"When I came to USC from Kansas City I hadn't seen many Mexican people yet alone three people rolled into one. When I opened my dorm room though I saw Anthony and he took up the whole room. In his first practice they put Anthony the freshman against the All-American defensive lineman Gary Jeter. John Robinson told Anthony "we wined and dined you but now Gary's gonna kick your ass". When the whistle blew Munoz drove him back 20 yards. Nobody knew what to do. Jeter just stuck out his hand and said "I think he's a man". That was one of his few highlights in college. Everybody thinks of Munoz and his Hall of Fame NFL career but in college he suffered through a lot of injuries. He got hurt at the beginning of his senior year and everybody told him to redshirt and come back the next year but Anthony had faith. He was a man of destiny and he wasn't going to be denied. Anthony worked hard all year to come back for the Rose Bowl and when they ran Charles White for a touchdown on the final drive they went right over his fanny."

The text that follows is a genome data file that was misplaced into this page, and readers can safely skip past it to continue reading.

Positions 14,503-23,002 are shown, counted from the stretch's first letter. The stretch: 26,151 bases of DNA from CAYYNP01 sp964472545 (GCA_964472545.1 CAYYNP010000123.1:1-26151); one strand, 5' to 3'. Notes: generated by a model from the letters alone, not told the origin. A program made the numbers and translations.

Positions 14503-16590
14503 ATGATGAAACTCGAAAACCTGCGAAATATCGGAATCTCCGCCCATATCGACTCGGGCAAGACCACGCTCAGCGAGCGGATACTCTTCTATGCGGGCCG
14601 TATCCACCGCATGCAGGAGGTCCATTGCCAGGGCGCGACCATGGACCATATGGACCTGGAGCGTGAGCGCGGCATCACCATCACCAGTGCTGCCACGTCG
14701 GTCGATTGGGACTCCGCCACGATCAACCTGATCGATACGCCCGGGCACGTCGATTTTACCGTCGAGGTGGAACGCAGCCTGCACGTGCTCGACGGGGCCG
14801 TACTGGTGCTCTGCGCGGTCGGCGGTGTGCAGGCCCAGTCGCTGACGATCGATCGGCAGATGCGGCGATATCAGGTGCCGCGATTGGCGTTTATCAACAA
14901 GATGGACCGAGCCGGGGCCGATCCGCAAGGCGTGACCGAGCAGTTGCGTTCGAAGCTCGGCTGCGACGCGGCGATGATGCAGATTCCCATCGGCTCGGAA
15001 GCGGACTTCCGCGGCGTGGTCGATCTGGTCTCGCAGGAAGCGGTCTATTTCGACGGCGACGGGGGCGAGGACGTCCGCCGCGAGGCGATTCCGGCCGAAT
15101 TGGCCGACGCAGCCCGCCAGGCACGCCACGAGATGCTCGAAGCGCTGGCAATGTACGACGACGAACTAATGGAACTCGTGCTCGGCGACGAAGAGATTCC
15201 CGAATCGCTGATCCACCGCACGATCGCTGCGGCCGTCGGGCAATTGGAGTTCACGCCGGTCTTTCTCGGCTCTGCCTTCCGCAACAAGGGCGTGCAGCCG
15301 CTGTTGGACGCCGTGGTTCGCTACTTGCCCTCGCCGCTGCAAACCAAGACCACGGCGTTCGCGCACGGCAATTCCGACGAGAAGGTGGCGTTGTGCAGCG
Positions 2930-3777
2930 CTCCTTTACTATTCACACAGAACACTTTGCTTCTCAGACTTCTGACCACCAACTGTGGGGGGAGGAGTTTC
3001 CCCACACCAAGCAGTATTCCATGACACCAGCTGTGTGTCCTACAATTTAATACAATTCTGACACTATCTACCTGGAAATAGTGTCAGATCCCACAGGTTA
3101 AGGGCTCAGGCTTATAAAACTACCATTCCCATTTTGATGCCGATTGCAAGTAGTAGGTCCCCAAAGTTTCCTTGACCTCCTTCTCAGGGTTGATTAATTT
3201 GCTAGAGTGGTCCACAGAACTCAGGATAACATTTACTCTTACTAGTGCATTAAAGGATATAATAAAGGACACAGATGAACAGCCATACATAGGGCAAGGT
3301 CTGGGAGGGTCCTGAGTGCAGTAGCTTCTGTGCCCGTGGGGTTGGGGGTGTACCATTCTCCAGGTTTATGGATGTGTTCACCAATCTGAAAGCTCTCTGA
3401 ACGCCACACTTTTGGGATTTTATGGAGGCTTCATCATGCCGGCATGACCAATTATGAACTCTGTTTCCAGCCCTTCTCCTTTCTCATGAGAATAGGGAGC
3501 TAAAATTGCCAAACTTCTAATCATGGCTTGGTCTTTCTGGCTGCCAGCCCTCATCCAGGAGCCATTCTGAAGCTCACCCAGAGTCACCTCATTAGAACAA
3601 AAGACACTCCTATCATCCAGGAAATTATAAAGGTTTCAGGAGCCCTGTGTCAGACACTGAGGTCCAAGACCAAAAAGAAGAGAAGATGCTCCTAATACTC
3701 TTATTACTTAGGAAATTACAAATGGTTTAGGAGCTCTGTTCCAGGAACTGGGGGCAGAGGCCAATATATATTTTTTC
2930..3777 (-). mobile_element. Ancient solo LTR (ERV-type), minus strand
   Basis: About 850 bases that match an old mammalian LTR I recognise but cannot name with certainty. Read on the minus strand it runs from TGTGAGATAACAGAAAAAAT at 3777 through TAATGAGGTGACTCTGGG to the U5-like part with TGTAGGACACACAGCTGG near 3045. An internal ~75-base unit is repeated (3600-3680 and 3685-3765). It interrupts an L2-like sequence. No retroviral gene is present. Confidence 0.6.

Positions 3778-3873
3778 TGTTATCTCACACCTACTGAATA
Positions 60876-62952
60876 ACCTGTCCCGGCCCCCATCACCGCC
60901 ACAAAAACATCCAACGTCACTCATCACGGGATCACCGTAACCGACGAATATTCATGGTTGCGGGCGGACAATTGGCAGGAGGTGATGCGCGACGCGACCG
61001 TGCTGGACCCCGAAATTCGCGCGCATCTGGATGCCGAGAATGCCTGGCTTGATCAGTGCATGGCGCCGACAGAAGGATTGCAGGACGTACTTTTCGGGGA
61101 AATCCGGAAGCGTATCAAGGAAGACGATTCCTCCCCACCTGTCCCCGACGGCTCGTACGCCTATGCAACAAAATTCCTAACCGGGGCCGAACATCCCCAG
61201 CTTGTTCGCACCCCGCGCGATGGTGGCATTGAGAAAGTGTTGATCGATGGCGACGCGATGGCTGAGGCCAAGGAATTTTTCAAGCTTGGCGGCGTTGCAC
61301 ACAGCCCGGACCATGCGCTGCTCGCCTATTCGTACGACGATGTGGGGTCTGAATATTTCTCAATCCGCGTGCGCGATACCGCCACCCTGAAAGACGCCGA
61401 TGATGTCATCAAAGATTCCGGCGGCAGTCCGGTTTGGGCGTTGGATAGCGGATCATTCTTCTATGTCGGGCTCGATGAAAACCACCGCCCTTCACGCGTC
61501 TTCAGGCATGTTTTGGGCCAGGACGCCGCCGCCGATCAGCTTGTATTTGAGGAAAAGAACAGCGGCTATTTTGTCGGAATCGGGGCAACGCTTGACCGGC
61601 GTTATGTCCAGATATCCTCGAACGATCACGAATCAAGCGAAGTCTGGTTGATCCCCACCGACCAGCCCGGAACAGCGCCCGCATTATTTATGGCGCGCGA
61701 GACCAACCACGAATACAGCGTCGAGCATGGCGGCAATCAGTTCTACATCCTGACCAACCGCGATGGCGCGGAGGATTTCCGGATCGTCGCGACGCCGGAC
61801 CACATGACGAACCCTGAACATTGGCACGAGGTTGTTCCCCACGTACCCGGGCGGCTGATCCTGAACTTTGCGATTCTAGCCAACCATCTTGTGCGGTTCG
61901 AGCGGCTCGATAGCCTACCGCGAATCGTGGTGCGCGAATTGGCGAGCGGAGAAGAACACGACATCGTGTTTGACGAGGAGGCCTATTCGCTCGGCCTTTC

"You need to be open to change. Most people remember Marcus Allen as a great tailback, and he was that, but he was a team player and when the team needed him at fullback he went to fullback. That's probably not something he wanted to do. I'm sure he saw himself as a tailback but he was willing to put the needs of the team first. I firmly believe that he understood blocking better as a tailback because of the time he spent at fullback."